skimage.morphology.
diamond
(radius, dtype=<class 'numpy.uint8'>)[source]¶Generates a flat, diamondshaped structuring element.
A pixel is part of the neighborhood (i.e. labeled 1) if the city block/manhattan distance between it and the center of the neighborhood is no greater than radius.
Parameters:  radius : int


Returns:  selem : ndarray

Other Parameters:  
dtype : datatype

skimage.morphology.
dilation
(image, selem=None, out=None, shift_x=False, shift_y=False)[source]¶Return greyscale morphological dilation of an image.
Morphological dilation sets a pixel at (i,j) to the maximum over all pixels in the neighborhood centered at (i,j). Dilation enlarges bright regions and shrinks dark regions.
Parameters:  image : ndarray
selem : ndarray, optional
out : ndarray, optional
shift_x, shift_y : bool, optional


Returns:  dilated : uint8 array, same shape and type as image

Notes
For uint8 (and uint16 up to a certain bitdepth) data, the lower algorithm complexity makes the skimage.filter.rank.maximum function more efficient for larger images and structuring elements.
Examples
>>> # Dilation enlarges bright regions
>>> import numpy as np
>>> from skimage.morphology import square
>>> bright_pixel = np.array([[0, 0, 0, 0, 0],
... [0, 0, 0, 0, 0],
... [0, 0, 1, 0, 0],
... [0, 0, 0, 0, 0],
... [0, 0, 0, 0, 0]], dtype=np.uint8)
>>> dilation(bright_pixel, square(3))
array([[0, 0, 0, 0, 0],
[0, 1, 1, 1, 0],
[0, 1, 1, 1, 0],
[0, 1, 1, 1, 0],
[0, 0, 0, 0, 0]], dtype=uint8)
skimage.morphology.
disk
(radius, dtype=<class 'numpy.uint8'>)[source]¶Generates a flat, diskshaped structuring element.
A pixel is within the neighborhood if the euclidean distance between it and the origin is no greater than radius.
Parameters:  radius : int


Returns:  selem : ndarray

Other Parameters:  
dtype : datatype

skimage.morphology.
erosion
(image, selem=None, out=None, shift_x=False, shift_y=False)[source]¶Return greyscale morphological erosion of an image.
Morphological erosion sets a pixel at (i,j) to the minimum over all pixels in the neighborhood centered at (i,j). Erosion shrinks bright regions and enlarges dark regions.
Parameters:  image : ndarray
selem : ndarray, optional
out : ndarrays, optional
shift_x, shift_y : bool, optional


Returns:  eroded : array, same shape as image

Notes
For uint8
(and uint16
up to a certain bitdepth) data, the
lower algorithm complexity makes the skimage.filter.rank.minimum
function more efficient for larger images and structuring elements.
Examples
>>> # Erosion shrinks bright regions
>>> import numpy as np
>>> from skimage.morphology import square
>>> bright_square = np.array([[0, 0, 0, 0, 0],
... [0, 1, 1, 1, 0],
... [0, 1, 1, 1, 0],
... [0, 1, 1, 1, 0],
... [0, 0, 0, 0, 0]], dtype=np.uint8)
>>> erosion(bright_square, square(3))
array([[0, 0, 0, 0, 0],
[0, 0, 0, 0, 0],
[0, 0, 1, 0, 0],
[0, 0, 0, 0, 0],
[0, 0, 0, 0, 0]], dtype=uint8)
skimage.morphology.
label
(input, neighbors=None, background=None, return_num=False, connectivity=None)[source]¶Deprecated function. Use skimage.measure.label
instead.
Label connected regions of an integer array.
Two pixels are connected when they are neighbors and have the same value. In 2D, they can be neighbors either in a 1 or 2connected sense. The value refers to the maximum number of orthogonal hops to consider a pixel/voxel a neighbor:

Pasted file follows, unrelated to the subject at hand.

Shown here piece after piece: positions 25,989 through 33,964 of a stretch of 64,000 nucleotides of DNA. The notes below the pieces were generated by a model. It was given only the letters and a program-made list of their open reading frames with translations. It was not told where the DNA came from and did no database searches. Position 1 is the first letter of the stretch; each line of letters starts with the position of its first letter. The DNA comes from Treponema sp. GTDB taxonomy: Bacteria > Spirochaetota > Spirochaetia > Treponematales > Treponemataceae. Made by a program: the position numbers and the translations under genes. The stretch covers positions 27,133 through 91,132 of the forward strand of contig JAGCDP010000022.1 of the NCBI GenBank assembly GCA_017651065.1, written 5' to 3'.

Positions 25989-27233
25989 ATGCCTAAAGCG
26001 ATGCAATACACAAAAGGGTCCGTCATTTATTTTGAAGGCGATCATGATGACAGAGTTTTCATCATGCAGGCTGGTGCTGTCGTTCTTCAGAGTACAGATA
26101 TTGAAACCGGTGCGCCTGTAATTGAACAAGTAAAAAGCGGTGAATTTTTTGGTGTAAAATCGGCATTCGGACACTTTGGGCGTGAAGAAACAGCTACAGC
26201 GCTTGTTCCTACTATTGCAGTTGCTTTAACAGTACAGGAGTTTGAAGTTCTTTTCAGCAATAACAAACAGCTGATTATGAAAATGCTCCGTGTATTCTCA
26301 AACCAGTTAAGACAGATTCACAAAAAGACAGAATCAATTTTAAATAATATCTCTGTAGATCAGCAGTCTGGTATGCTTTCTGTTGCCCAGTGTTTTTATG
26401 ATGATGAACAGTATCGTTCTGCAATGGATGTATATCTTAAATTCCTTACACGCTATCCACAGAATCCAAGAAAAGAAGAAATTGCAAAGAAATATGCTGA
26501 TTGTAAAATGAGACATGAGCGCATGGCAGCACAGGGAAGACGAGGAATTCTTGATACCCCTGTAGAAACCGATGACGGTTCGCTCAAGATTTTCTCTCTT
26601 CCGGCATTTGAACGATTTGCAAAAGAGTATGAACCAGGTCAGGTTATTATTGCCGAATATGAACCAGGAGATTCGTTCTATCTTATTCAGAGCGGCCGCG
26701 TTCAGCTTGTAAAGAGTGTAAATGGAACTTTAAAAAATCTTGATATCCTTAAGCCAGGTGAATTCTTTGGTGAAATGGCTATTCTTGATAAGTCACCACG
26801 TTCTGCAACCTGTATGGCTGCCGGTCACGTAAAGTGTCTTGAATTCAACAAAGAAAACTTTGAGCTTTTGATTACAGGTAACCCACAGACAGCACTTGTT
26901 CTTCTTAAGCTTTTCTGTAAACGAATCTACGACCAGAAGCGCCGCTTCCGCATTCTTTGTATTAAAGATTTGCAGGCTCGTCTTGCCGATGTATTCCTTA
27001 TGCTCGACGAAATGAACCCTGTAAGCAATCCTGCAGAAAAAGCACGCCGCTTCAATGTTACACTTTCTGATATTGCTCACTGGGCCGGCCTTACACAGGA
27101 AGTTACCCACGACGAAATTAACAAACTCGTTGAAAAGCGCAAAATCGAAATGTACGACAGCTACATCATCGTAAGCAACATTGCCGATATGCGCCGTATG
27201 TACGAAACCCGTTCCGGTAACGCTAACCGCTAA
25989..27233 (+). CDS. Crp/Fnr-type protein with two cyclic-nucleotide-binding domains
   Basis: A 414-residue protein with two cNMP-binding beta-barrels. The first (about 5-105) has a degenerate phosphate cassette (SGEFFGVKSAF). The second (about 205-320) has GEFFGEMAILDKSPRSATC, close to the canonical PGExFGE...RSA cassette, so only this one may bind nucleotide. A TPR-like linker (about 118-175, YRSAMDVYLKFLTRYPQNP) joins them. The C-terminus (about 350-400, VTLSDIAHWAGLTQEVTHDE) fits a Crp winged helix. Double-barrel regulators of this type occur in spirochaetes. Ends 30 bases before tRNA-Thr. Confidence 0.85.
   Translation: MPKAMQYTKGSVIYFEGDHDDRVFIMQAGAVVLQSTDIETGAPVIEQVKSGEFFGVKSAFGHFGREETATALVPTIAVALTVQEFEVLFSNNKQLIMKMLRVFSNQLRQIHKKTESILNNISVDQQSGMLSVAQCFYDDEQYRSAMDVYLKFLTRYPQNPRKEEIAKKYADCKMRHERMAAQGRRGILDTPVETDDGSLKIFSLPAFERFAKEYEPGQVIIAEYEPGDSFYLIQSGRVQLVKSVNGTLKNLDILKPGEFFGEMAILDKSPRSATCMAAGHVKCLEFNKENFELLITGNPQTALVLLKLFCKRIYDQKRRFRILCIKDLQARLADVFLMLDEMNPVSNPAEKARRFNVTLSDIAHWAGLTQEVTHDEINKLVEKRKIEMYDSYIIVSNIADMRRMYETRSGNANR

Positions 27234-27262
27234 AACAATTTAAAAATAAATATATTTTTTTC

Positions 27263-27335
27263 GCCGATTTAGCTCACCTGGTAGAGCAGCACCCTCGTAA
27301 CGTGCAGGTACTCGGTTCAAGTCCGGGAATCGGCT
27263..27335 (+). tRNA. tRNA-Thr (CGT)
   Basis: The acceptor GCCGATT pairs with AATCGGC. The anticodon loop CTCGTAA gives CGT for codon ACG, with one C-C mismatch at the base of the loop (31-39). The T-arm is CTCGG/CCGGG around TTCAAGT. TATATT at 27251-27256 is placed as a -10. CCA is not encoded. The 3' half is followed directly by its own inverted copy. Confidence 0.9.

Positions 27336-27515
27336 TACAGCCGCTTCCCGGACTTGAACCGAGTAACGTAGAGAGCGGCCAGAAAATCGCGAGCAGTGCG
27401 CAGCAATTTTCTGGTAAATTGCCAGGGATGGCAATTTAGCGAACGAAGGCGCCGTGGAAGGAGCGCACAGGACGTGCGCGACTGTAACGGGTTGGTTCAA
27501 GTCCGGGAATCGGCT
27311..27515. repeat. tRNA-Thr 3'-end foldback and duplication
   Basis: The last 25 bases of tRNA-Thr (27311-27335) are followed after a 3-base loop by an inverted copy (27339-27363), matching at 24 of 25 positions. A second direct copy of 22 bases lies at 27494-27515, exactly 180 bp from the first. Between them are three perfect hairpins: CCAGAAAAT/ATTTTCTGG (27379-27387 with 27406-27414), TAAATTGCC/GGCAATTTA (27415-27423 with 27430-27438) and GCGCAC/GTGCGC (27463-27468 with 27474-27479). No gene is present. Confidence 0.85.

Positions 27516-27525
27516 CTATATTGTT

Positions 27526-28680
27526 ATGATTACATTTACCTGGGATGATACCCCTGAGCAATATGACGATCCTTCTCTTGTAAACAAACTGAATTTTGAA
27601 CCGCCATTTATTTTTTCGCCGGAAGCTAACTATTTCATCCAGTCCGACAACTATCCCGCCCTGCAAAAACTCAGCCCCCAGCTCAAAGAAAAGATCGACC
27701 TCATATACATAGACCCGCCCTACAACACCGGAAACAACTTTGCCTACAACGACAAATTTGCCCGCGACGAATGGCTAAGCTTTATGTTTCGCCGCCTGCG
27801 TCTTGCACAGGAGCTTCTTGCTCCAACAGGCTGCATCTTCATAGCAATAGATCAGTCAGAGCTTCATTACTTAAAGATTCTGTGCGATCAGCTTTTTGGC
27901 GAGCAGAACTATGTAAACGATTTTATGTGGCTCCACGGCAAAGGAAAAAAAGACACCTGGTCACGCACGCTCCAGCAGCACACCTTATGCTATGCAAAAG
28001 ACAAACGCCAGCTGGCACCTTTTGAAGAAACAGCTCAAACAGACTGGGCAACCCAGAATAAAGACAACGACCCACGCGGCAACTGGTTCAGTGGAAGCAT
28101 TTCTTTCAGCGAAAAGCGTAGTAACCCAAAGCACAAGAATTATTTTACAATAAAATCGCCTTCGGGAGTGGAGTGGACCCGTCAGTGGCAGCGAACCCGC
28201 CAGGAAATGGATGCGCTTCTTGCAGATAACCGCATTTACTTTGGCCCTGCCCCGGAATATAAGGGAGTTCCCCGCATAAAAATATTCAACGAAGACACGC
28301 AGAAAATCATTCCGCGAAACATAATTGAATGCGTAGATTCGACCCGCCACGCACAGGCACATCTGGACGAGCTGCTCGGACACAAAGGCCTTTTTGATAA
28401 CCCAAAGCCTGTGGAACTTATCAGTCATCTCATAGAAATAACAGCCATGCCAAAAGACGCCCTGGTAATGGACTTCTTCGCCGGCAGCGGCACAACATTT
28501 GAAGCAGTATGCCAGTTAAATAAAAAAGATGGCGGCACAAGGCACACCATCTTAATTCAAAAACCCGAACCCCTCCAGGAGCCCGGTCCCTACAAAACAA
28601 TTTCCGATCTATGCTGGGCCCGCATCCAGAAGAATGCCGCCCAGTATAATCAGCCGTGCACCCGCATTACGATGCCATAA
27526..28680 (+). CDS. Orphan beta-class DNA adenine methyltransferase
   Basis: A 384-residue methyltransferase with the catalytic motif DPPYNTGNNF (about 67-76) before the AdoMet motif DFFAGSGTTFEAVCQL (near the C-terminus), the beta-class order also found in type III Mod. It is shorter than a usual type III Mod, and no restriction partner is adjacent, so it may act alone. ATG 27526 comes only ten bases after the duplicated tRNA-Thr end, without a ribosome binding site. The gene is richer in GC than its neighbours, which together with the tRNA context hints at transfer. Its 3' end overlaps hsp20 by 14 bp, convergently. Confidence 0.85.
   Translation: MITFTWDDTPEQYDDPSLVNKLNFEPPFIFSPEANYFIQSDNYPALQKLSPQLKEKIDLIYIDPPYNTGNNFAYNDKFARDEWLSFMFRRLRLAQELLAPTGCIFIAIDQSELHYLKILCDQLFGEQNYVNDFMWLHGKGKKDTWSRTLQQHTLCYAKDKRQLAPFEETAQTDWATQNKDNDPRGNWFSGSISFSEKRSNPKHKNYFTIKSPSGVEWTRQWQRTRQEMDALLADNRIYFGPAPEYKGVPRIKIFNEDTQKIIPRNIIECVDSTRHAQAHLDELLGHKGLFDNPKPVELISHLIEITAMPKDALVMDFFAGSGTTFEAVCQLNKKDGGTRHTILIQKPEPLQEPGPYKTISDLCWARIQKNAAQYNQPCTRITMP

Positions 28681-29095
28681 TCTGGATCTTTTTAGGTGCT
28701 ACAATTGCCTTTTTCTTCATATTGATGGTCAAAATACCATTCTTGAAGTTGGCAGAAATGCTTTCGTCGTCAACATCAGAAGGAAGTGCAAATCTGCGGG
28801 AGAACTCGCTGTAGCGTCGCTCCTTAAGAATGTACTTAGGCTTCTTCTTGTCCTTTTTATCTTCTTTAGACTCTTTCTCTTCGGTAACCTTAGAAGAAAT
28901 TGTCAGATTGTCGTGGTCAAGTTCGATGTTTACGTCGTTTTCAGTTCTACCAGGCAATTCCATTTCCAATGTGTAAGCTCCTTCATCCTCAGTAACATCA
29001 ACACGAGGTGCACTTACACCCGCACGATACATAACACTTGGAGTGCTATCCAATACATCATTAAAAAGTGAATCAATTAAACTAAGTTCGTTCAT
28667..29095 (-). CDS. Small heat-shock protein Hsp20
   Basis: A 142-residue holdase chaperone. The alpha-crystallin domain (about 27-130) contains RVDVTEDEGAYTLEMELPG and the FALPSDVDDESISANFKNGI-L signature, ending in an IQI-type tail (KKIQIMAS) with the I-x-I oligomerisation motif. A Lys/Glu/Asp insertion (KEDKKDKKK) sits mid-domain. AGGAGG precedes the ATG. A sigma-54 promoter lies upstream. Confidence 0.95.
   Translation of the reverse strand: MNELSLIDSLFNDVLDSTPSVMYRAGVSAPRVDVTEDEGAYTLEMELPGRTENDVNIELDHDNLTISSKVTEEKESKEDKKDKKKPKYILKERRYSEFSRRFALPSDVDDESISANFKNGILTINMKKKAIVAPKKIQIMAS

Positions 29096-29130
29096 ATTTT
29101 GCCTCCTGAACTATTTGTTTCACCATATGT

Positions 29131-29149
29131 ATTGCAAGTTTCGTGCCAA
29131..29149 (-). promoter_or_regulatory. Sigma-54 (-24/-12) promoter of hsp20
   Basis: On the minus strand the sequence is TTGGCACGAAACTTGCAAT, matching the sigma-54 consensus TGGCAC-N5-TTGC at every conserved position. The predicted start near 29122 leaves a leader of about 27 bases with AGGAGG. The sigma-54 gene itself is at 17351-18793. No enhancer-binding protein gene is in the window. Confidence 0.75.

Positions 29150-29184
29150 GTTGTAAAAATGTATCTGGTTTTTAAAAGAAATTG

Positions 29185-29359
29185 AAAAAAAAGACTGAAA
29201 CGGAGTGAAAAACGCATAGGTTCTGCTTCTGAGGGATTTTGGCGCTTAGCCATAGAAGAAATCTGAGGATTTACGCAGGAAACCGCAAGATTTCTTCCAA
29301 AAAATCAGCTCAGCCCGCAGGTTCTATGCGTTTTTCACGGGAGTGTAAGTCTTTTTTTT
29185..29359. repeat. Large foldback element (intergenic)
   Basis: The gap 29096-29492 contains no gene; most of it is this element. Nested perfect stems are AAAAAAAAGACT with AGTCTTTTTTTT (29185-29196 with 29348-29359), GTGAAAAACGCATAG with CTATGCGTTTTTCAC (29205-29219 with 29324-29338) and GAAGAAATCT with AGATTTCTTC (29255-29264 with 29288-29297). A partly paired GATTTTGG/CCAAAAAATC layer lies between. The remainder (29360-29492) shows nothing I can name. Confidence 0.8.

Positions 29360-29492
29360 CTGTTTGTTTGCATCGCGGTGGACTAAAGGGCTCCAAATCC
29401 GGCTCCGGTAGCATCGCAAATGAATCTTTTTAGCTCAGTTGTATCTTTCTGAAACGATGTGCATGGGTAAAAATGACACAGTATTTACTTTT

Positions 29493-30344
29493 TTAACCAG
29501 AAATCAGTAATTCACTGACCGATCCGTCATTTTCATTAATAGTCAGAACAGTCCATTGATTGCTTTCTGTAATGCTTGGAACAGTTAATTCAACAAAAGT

1connectivity 2connectivity diagonal connection closeup
[ ] [ ] [ ] [ ] [ ]
 \  /  < hop 2
[ ][x][ ] [ ][x][ ] [x][ ]
 /  \ hop 1
[ ] [ ] [ ] [ ]
Parameters:  input : ndarray of dtype int
neighbors : {4, 8}, int, optional
background : int, optional
return_num : bool, optional
connectivity : int, optional


Returns:  labels : ndarray of dtype int
num : int, optional

Examples
>>> import numpy as np
>>> x = np.eye(3).astype(int)
>>> print(x)
[[1 0 0]
[0 1 0]
[0 0 1]]
>>> from skimage.measure import label
>>> print(label(x, connectivity=1))
[[0 1 1]
[2 3 1]
[2 2 4]]
>>> print(label(x, connectivity=2))
[[0 1 1]
[1 0 1]
[1 1 0]]
>>> x = np.array([[1, 0, 0],
... [1, 1, 5],
... [0, 0, 0]])
>>> print(label(x, background=0))
[[ 0 1 1]
[ 0 0 1]
[1 1 1]]
skimage.morphology.
medial_axis
(image, mask=None, return_distance=False)[source]¶Compute the medial axis transform of a binary image
Parameters:  image : binary ndarray, shape (M, N)
mask : binary ndarray, shape (M, N), optional
return_distance : bool, optional


Returns:  out : ndarray of bools
dist : ndarray of ints, optional

See also
Notes
This algorithm computes the medial axis transform of an image as the ridges of its distance transform.
Examples
>>> square = np.zeros((7, 7), dtype=np.uint8)
>>> square[1:1, 2:2] = 1
>>> square
array([[0, 0, 0, 0, 0, 0, 0],
[0, 0, 1, 1, 1, 0, 0],
[0, 0, 1, 1, 1, 0, 0],
[0, 0, 1, 1, 1, 0, 0],
[0, 0, 1, 1, 1, 0, 0],
[0, 0, 1, 1, 1, 0, 0],
[0, 0, 0, 0, 0, 0, 0]], dtype=uint8)
>>> medial_axis(square).astype(np.uint8)
array([[0, 0, 0, 0, 0, 0, 0],
[0, 0, 1, 0, 1, 0, 0],
[0, 0, 0, 1, 0, 0, 0],
[0, 0, 0, 1, 0, 0, 0],
[0, 0, 0, 1, 0, 0, 0],
[0, 0, 1, 0, 1, 0, 0],
[0, 0, 0, 0, 0, 0, 0]], dtype=uint8)
skimage.morphology.
octagon
(m, n, dtype=<class 'numpy.uint8'>)[source]¶Generates an octagon shaped structuring element.
For a given size of (m) horizontal and vertical sides and a given (n) height or width of slanted sides octagon is generated. The slanted sides are 45 or 135 degrees to the horizontal axis and hence the widths and heights are equal.
Parameters:  m : int
n : int


Returns:  selem : ndarray

Other Parameters:  
dtype : datatype

skimage.morphology.
octahedron
(radius, dtype=<class 'numpy.uint8'>)[source]¶Generates a octahedronshaped structuring element.
This is the 3D equivalent of a diamond. A pixel is part of the neighborhood (i.e. labeled 1) if the city block/manhattan distance between it and the center of the neighborhood is no greater than radius.
Parameters:  radius : int


Returns:  selem : ndarray

Other Parameters:  
dtype : datatype